Gear Shift? Relax on Europe, Beware Emerging Markets
Emerging markets will be the biggest risk to watch out for in 2013 as worries about Europe and the U.S. take a back seat, Eurasia Group, a think tank, predicted in its annual top risks report.
With the immediate worries that the U.S. could go over the so-called fiscal cliff having subsided and the threat of a euro zone break up having been kicked into the long grass, the developed countries "look like the better bet". Emerging markets meanwhile will see "much more volatility and instability,"according to the report. The report, which highlights the key areas of concern for global investors and the broader business community, also questions the validity of the term "BRIC" as useful for a group of such diverse countries.
Speaking to CNBC, Wolfango Piccoli, Director at Eurasia Group, said the time of abundance was over. "The shift of risk is back to emerging markets. The downside risk will differ from country to country.In our view for the euro zone, market pressure has gone. Greece is set to remain a noisy story but euro zone is not going to be as big a risk as it has been for the last couple of years," Piccoli said.
Europe has dropped to sixth place in 2013's top ten. It was the third biggest risk in 2012 and the second biggest in 2011.
The group also suggests the use of the term "emerging markets" will drop out of use once China becomes the world's largest economy, but until then its usefulness is hindered by the lack of a definable asset class.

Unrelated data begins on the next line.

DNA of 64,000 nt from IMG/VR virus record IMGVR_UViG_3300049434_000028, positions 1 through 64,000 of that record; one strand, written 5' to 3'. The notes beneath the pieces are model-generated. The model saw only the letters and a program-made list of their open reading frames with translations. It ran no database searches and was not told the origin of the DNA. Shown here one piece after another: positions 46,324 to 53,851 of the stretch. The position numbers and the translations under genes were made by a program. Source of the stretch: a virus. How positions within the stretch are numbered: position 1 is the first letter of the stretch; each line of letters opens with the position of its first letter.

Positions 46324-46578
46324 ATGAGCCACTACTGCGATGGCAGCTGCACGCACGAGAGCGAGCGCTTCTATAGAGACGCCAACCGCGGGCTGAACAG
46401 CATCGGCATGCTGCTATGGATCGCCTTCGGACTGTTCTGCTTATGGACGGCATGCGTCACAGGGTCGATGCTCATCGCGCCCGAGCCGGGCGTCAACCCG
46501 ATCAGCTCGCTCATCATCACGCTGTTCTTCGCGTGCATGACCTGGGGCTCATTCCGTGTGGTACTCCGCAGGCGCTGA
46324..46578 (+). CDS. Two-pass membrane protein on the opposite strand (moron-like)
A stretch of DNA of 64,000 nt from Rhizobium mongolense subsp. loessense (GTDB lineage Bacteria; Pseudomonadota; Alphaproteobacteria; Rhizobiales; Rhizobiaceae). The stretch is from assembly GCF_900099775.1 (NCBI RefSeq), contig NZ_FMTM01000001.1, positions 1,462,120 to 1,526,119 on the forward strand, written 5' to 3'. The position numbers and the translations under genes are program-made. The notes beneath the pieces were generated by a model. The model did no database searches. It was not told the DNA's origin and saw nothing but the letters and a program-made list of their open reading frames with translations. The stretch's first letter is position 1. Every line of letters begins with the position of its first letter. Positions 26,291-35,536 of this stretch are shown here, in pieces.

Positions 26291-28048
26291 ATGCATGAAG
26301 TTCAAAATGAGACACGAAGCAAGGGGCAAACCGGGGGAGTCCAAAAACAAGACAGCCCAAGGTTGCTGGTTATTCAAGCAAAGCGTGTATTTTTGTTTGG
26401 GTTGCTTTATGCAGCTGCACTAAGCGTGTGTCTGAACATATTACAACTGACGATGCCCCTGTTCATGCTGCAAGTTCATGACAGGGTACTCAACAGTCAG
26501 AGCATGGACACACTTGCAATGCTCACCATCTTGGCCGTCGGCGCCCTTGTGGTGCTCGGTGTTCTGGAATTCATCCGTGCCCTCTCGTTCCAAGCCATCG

China forms risk number two, with a number of political but also natural and environmental problems. Freedom of information will be the biggest source of tension for the country, the report says.
"There are two stories about China, regional tensions where we'll see more tension with Japan, and domestically the real challenge [which]will be the control of information and the web. We'll see a more aggressive China," he added.
China is also mentioned in risk number seven -- East Asian geopolitics -- as it becomes more nationalistic and regional relations become more strained. That is a reference in part to the continuing territorial dispute between China and Japan over a group of tiny islands in the South China Sea. North Korea is notable here for the fact that the report sees it as a 'red herring' risk unlikely to materialize.
The Arab Summer and Washington politics make up numbers three and four. On the former, the report says conflicts and sectarian strife will continue while with the added risk to draw in larger parts of the region. A resolution will remain elusive, the report says. Washington politics poses a risk because dysfunctional American politics has become the norm, according to the report. It adds that a number of contentious partisan issues will come to the fore in 2013, not least the issue of raising the debt ceiling at the end of February. The report suggests Washington is suffering from "procrastinator's curse."
Although it forms part of the most significant risk for 2013, India also gets a separate mention at number nine.The "Tiger" economy has failed to match the strength of its neighbor's China and the report suggests political paralysis, which characterizes much of the domestic political scene, is to blame.
South Africa takes the tenth position because of a difficult domestic political landscape and continued social and political unrest giving"little reason for optimism."
By CNBC's Shai Ahmed; Follow her on Twitter @shaicnbc